Original Booklet Notes for MCA's 1994 JIMI HENDRIX :BLUES CD

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So, what are the Hendrix blues Points Of Exclusion? The litmus test list follows the three R's - Region, Repertoire, and Range:

1) Region: He wasn't from the Delta, Peidmont, or Lonestar. Each region has its icons: Robert Johnson/Muddy Waters (Mississippi), Willie McTell/Blind Blake (Georgia), Blind Lemon Jefferson/T-Bone Walker (Texas).

Jimi was eighteen when he was stationed in Kentucky and from there he explored the South over the next five years as a touring musician. But, as Eddie Kirkland maintains, Jimi's Southern roots really began at age thirteen in Macon. Still, as Billy Cox recalls, "A lot of the guys used to laugh at us, because Jimi and I were not from the South. But our early influences were."

2) Repertoire: Most Hendrix songs are not standard blues progressions. Two dozen Hendrix songs, which have appeared on official releases, conform to blues progressions, and there are dozens of other bootlegged or unreleased blues performances by Jimi. Of his known recordings, likely over a third are blues. And it should be noted that many of the original blues artists themselves sang a wide variety of non-blues songs. This was true of the original Trinity of blueswomen - Bessie Smith, Ma Rainy, and Ida Cox - and it's true of Patton and Son House too. "Most music now is based upon the blues," said Jimi, "but who the hell wants to play that for the rest of your life? They get silly and uptight when you try to expand."

3) Range: Purists point out that Jimi wasn't a great blues singer. But neither are Earl Hooker, Hubert Sumlin, Johnny Winter, or Albert Collins, and their blues credentials aren't questioned for it. Jimi sang in a Muddy Waters / John Lee Hooker tradition. "Hendrix was the greatest rock and roll / blues singer there was," said John Lee. "You could tell he'd listened to me and a lot of other blues singers, but everything he did sounded like Jimi Hendrix. He's a genius. He was a monster. That Red House, that'll make you grab your mother and choke her! Man, that's really hard, that tears you apart. He could get down, he could mash it, yeah, Lord! He had so many blues. I did Red House as a tribute to him, it's my favorite. He could play the hard blues. Anybody can put the clothes on, but everyone can't produce it. It's got to come from the soul. He was the greatest guitar player that was ever born. I can't say enough about him. He could play deep blues."

"When you heard Jimi Hendrix you knew it was Jimi Hendrix," noted B.B. King, "he introduced himself with his instrument. His attack to a guitar, man, was, oh, something else. You think of one of the great American pitchers or ball players or one of the great fighters of the world, you know, that's the way he would attack any note on his guitar. Jimi played blues and played it well and he played good blues."

"I met him again in 1968 in California at Filmore West," recalled Albert Collins. "He changed his style, got psychedelic. The last festival I played with him was at Devonshire Downs, but he was the highest paid entertainer of us. I'm going to tell you the truth, number one, he played his own shit. Jimi was original, he had his own original style. Cop your own style, that's what I say. When him and Buddy Miles had that Band Of Gypsys he wanted me to go on tour with them. Just before he came to England, the last time, he called me in the early hours of the morning and told me, 'When I get back I want us to tour together.' That was the last thing he said to me. I nearly run off the road when I heard he died - goddamn."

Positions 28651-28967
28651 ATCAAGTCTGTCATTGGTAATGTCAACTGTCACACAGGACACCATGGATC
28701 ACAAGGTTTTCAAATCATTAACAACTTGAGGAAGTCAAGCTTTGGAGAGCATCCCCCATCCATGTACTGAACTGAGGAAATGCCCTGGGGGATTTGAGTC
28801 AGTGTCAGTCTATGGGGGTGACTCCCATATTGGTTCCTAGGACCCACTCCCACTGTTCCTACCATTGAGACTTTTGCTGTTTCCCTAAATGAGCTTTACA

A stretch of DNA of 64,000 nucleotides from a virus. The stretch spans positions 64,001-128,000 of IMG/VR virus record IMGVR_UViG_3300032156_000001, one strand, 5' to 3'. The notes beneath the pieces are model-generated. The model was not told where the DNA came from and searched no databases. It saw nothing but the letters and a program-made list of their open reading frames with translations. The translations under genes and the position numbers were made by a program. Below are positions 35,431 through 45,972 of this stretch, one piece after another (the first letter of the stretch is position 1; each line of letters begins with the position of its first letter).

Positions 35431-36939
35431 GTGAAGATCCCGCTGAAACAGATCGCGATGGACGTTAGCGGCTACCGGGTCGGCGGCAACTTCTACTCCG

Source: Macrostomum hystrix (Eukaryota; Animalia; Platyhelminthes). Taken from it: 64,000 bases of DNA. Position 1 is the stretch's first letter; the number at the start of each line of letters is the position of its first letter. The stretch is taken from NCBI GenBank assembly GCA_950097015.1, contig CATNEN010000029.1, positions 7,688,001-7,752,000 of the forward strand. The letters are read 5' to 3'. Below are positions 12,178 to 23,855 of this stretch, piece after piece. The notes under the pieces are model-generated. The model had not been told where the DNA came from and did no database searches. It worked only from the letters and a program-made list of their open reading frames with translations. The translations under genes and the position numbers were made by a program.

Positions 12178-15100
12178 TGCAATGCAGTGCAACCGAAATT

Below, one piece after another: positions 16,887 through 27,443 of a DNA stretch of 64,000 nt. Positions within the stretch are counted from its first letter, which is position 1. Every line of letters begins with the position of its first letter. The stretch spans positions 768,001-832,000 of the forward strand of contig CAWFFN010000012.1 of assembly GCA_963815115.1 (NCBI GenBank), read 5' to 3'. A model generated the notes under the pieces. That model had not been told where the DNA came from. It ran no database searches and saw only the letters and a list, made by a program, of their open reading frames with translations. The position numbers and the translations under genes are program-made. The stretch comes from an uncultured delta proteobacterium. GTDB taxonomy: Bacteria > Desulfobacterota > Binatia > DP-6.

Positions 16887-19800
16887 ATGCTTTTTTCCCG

At another festival Col. Bruce Hampton of The Hampton Grease Band was on the bill and remembers, "I met Jimi once, we talked for maybe three minutes at the 1970 Atlanta Pop Festival, it was a real quick conversation. He asked me where I was from. I said 'Atlanta'. He said, 'Blind Wille McTell.' And we talked about him, since he was from Atlanta. I think we hit upon Barbecue Bob also, a very obscure blues player. Jimi was quite an amazing cat, really shy."

Atlanta Pop Festival

"The last time he played in this area before he died was at the racetrack up there in Peach County, the Atlanta Rock Festival," said Eddie Kirkland, "and he never forgot me, because he came up to my hotel looking for me. I owned a hotel at that time, but I was always on the road, I didn't get a chance to see him. Then right after that he left and the next I heard he was dead." Thinking back to their encounter in '56, Eddie said, "He was a young kid, but he was crazy about the blues, the sound of the blues."

"He put a certain fire into his music," acknowledged Buddy Guy. "Hendrix basically played the blues, but he added to it; he put that something in, which made people want to listen, and which eventually brought a lot of attention to a lot of us blues guys. So my respect for him extends way beyond his music, to what he did for all of us, the attention he called to what we were doing."

Jimi in Louisiana

New Orleans bluesman Earl King received a lot of attention, and royalties, when Jimi included his Come On on the 1968 Electric Ladyland album. "Jimi really had the feel for that song," King said, "He played it just like I did, using the cycle of fifths. I'd have to say that of all the covers of my tunes, I like that one the best."

"Blues was part of our being," concluded Billy Cox. "I feel Jimi would be bluesier than ever if he were alive today. His licks would be stinging and his guitar would be crying the blues. Jimi was my favorite bluesman."

"I think he was one of the greatest," states Hubert Sumlin. "He could have been the greatest. There was something about the guy, he was a miracle, man. But I don't think he was doing what he wanted to do. I believe he wanted just a little more blues. I believe if he'd have played more it would have been the modern blues."